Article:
As always, the marquise was dressed in such a way that she took up more space than the Tower of London. Just to make a point, Jemma looked slowly, deliberately, up the wadded length of the marquise’s wig, pausing on each of four stuffed birds. They were rather charming little birds, black and white, of course. The marquise wore only black and white.
Jemma sank into a deep curtsy. “But of course I am acquainted with the marquise,” she said, her smile hitting a perfect register between indifference and recognition.
The marquise had the near expressionless countenance of a woman who understood face paint and used it with consummate skill. In fact, she would have been alluring except that her penchant for black and white drew attention to her costumes rather than her face. Those affectations, Jemma thought uncharitably, made her appear much older than her twenty-seven years.
“Ah, the délicieuse Duchess of Beaumont! How happy were all the ladies of the French court when you returned to England. As you know,” she said, turning to Madame Bertière, “the duchess provides such formidable competition for the gentlemen!”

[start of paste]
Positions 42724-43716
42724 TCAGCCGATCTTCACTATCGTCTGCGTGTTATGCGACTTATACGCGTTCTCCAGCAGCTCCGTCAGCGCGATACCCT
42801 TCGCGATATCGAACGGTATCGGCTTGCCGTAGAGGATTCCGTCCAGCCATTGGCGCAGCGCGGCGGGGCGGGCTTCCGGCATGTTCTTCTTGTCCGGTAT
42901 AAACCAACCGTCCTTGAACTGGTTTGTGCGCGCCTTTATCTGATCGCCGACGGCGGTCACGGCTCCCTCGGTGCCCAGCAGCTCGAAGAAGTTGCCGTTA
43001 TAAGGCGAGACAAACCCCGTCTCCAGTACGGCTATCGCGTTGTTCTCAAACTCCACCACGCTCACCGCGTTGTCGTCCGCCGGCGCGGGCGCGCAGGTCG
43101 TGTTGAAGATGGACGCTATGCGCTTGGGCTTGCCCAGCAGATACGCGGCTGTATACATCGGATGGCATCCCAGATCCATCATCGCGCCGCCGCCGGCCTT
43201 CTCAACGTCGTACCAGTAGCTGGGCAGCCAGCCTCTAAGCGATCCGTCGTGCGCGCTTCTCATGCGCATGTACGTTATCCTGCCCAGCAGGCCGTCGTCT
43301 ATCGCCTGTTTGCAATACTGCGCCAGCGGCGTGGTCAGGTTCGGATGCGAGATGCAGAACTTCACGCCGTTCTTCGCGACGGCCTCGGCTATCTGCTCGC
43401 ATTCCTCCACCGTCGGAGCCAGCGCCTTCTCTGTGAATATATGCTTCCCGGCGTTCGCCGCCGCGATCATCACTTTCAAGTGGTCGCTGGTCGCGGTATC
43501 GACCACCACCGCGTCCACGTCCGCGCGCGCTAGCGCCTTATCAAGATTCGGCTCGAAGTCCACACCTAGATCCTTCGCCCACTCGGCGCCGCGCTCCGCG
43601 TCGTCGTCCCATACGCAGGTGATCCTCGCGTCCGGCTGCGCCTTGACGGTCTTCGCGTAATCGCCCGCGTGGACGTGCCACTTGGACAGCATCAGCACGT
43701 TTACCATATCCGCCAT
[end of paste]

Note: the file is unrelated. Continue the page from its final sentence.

A nice hit, Jemma thought. She managed to praise me and yet note my adulterous tendencies. She unfurled her fan and smiled over the edge of it. “What a delightful costume you are wearing, madame. I wish I had the courage to go against fashion the way you do. I’m sure I would be sadly clumsy if my hips were quite as wide as yours, and yet you manage with such grace.”
The marquise was far too sophisticated to stiffen; instead, she threw Jemma a sweet, roguish smile. “And I adore those delicious little flowers on your gown, duchess. I can certainly understand why you keep your panniers so small…when a woman has been gifted with such an ample bosom, large panniers inevitably make her look like an hourglass. Or a haystack. Your skill in dressing is so admirable!”